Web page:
Note: Of course, there are two sides to the coin 😉 This is also true of estrogen. While the sex hormone strengthens your muscles, it also loosens your tissue! This is why you shouldn’t get too carried away with your “ovulation power.” Otherwise, you might find yourself getting injured quickly.

Weight loss? It’s got to be progesterone
But the post-ovulation phase also comes with certain benefits: Progesterone, the main hormone during this time, really turbocharges your metabolism. And thus – you guessed it – our fat burning, too. So if you want to shed a few extra pounds, interval training is always a good option, but particularly effective during this time.

Working out during your period… yes or no?
After the “progesterone phase,” your period begins, provided that the egg has not been fertilized. Because many women feel fatigued and out of tune with their bodies during this time, the question frequently arises whether sports is a good idea or not. Here, the same rule applies as usual: listen to your body and see how it feels after a run or another fitness activity.

The good news is that a moderate run can help reduce the stomach pain associated with your period by stimulating your blood circulation. Plus, the movement will trigger the release of the “happy hormones,” serotonin and endorphins. Therefore, there is no reason not to exercise during your period – but you should decide for yourself whether you want to take some recovery time or not.

So, do you feel like going for a run? Well, before you pound the pavement, you might want to check out 8 Questions that Every Female Runner Has Asked Herself .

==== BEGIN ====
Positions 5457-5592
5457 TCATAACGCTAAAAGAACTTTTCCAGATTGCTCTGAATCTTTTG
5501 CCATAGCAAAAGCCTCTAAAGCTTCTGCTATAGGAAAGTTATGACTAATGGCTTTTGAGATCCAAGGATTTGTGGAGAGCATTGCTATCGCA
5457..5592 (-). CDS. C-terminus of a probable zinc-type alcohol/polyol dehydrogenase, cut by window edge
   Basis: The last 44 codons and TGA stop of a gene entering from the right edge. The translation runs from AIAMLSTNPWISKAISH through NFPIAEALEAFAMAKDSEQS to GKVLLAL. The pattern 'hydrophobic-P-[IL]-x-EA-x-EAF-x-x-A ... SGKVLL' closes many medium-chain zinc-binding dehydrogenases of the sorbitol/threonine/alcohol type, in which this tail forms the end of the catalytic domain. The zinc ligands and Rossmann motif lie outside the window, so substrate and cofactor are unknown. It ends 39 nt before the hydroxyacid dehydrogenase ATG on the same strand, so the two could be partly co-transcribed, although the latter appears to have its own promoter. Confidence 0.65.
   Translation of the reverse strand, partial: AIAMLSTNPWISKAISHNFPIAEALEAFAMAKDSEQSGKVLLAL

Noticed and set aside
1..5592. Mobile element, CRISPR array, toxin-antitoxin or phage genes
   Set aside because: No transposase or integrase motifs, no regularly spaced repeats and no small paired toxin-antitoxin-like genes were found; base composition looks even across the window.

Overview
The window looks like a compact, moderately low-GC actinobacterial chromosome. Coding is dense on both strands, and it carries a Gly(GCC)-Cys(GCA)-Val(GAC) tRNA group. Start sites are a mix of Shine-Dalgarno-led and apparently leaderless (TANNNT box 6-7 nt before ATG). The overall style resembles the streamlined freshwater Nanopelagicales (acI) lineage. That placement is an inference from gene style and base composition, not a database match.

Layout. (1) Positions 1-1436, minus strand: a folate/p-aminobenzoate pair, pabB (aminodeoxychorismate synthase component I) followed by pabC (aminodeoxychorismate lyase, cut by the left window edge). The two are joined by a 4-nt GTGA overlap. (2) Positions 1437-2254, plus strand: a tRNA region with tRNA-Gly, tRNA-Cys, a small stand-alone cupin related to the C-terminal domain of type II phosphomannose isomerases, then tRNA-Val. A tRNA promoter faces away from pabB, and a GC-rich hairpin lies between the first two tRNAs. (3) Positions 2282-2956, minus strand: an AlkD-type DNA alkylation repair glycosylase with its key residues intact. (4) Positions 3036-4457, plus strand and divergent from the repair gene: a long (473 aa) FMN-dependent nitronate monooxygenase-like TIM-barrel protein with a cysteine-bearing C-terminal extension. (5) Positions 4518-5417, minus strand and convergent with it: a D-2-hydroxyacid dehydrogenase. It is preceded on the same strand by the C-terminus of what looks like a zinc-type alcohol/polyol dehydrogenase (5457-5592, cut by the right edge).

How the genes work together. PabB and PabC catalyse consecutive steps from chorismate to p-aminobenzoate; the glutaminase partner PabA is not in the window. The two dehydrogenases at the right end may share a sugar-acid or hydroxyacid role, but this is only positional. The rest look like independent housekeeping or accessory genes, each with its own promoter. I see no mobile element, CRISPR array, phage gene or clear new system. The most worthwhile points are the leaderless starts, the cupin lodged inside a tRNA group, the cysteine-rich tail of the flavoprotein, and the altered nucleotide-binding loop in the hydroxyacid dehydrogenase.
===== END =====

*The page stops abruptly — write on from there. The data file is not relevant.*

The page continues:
Two women in their sportswear, one is putting her arm arround the other one's shoulder.

The pill’s hormones stop muscle growth
Finally, there is another interesting study from the USA that deals with the synthetic hormones found in the pill: 70 women were asked to do a specific workout and they were also instructed to intake the same amount of protein. The results? Women who didn’t take the pill were able to put on 60% more muscle mass! Therefore, the pill has a negative effect on muscle growth.

Bottom line: It is certainly very important to know your cycle – and to use it once in a while for your fitness sessions. But sport shouldn’t be limited to the first half of your cycle 😉 Because how much you benefit from your training always depends on one thing: you yourself.

What’s your opinion on planning workouts around your menstrual cycle? Let us know what you think in the comments below, on Instagram, Twitter or Facebook and don’t forget to use the hashtags #RuntasticSummer2016 and #femalechallenges!

Young flexible woman is stretching her leg.

And next week our nutritionist Julia will show you how to have a BBQ evening that is both healthy and delicious! 🙂

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Tina Sturm-Ornezeder Tina loves the written word, avocados & yoga and is very curious. She likes to discover new trends and report on them. View all posts by Tina Sturm-Ornezeder »